Binocular deficits associated with early alternating monocular defocus. II. Neurophysiological observations
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Experiencing binocularly conflicting signals early in life dramatically alters the binocular responses of cortical neurons. Because visual cortex is highly plastic during a critical period of development, cortical deficits resulting from early abnormal visual experience often mirror the nature of interocular decorrelation of neural signals from the two eyes. In the preceding paper, we demonstrated that monkeys that experienced early alternating monocular defocus (-1.5, -3.0, or -6.0 D) show deficits in stereopsis that generally reflected the magnitude of imposed monocular defocus. Because these results indicated that alternating monocular defocus affected the higher spatial frequency components of visual scenes more severely, we employed microelectrode recording methods to investigate whether V1 neurons in these lens-reared monkeys exhibited spatial-frequency-dependent alterations in their binocular response properties. We found that a neuron's sensitivity to interocular spatial phase disparity was reduced in the treated monkeys and that this reduction was generally more severe for units tuned to higher spatial frequencies. In the majority of the affected units, the disparity-sensitivity loss was associated with interocular differences in monocular receptive field properties. The present results suggest that the behavioral deficits in stereopsis produced by abnormal visual experience reflect at least in part the constraints imposed by alterations at the earliest stages of binocular cortical processing and support the hypothesis that the local disparity processing mechanisms in primates are spatially tuned and can be independently compromised by early abnormal visual experience.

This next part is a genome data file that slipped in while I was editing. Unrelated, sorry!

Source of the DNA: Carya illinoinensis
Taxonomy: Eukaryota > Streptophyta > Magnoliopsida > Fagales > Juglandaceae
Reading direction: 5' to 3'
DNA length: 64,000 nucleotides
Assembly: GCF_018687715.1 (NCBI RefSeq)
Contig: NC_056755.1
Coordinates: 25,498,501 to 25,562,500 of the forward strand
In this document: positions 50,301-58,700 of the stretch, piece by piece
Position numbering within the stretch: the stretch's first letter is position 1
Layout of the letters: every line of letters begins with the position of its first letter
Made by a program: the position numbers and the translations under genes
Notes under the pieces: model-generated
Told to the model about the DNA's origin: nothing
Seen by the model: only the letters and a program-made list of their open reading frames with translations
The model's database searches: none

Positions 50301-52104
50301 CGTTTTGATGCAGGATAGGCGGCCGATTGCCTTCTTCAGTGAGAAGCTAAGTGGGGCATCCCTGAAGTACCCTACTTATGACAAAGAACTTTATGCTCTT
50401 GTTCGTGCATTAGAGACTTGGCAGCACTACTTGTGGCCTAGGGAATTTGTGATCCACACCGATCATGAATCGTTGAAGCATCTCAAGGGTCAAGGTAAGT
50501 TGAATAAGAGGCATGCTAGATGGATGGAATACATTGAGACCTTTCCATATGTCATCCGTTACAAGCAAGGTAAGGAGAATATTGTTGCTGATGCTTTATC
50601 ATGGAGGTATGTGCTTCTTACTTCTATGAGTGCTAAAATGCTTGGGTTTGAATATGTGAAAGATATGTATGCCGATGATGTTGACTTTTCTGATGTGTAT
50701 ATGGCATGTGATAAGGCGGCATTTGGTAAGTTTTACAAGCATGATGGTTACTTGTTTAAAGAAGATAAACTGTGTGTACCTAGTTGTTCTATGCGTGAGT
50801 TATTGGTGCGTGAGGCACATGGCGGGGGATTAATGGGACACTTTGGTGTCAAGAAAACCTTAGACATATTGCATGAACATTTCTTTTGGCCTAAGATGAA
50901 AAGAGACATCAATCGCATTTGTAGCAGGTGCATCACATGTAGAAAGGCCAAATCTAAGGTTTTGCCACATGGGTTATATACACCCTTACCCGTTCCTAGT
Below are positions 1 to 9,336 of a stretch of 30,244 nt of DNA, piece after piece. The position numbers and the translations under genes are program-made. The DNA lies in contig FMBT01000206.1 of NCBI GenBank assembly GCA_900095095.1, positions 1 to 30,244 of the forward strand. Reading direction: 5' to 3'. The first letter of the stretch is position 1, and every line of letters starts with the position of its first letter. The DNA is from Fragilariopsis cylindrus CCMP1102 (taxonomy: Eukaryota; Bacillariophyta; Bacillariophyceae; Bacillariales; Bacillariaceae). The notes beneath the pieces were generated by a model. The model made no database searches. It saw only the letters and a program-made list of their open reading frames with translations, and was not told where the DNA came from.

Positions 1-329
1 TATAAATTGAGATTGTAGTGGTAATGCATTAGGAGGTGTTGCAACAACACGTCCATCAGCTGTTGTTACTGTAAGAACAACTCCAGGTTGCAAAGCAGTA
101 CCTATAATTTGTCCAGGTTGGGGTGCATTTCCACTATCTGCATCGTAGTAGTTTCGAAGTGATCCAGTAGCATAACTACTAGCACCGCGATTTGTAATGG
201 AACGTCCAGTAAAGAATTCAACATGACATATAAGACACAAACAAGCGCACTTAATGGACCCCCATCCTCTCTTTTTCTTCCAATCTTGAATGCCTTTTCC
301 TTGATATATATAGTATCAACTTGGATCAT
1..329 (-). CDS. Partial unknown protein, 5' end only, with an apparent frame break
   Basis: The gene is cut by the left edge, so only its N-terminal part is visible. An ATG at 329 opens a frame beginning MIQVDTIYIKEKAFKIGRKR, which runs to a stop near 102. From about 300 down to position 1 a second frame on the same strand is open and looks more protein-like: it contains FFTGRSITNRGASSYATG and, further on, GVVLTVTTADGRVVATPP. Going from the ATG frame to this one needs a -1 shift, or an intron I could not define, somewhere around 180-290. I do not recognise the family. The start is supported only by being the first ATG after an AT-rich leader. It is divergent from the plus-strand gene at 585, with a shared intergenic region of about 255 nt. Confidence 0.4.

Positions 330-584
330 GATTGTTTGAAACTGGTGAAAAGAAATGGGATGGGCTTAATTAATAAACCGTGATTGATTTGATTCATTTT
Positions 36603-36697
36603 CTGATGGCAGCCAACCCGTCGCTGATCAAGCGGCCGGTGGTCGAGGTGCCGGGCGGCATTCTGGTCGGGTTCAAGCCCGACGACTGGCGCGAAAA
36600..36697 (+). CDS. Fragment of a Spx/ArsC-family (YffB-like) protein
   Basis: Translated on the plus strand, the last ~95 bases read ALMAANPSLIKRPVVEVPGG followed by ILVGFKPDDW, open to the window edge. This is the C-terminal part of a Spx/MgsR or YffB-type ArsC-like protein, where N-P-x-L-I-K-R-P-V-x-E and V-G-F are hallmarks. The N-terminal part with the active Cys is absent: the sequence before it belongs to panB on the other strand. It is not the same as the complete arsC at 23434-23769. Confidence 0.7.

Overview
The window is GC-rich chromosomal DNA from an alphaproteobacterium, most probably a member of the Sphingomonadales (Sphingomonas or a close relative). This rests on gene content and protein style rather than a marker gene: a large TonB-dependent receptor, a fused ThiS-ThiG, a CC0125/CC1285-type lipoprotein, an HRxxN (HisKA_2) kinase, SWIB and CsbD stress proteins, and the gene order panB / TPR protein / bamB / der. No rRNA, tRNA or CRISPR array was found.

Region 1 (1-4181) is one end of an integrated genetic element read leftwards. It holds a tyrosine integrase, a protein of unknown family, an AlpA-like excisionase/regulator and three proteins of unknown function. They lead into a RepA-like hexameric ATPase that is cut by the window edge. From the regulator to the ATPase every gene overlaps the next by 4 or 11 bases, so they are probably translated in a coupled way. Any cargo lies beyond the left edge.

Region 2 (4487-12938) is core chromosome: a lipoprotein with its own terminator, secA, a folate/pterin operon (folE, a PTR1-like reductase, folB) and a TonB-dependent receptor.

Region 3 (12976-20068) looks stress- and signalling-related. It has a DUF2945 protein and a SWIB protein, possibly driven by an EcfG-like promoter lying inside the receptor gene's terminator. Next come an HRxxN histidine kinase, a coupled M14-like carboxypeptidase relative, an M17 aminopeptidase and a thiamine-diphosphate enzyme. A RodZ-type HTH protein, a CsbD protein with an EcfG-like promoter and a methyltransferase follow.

Zhang, Bin; Matsuura, Kazuki; Mori, Takafumi; Wensveen, Janice M.; Harwerth, Ronald S.; Smith, Earl L. III; and Chino, Yuzo M., "Binocular deficits associated with early alternating monocular defocus. II. Neurophysiological observations" (2003). Faculty Articles. 6.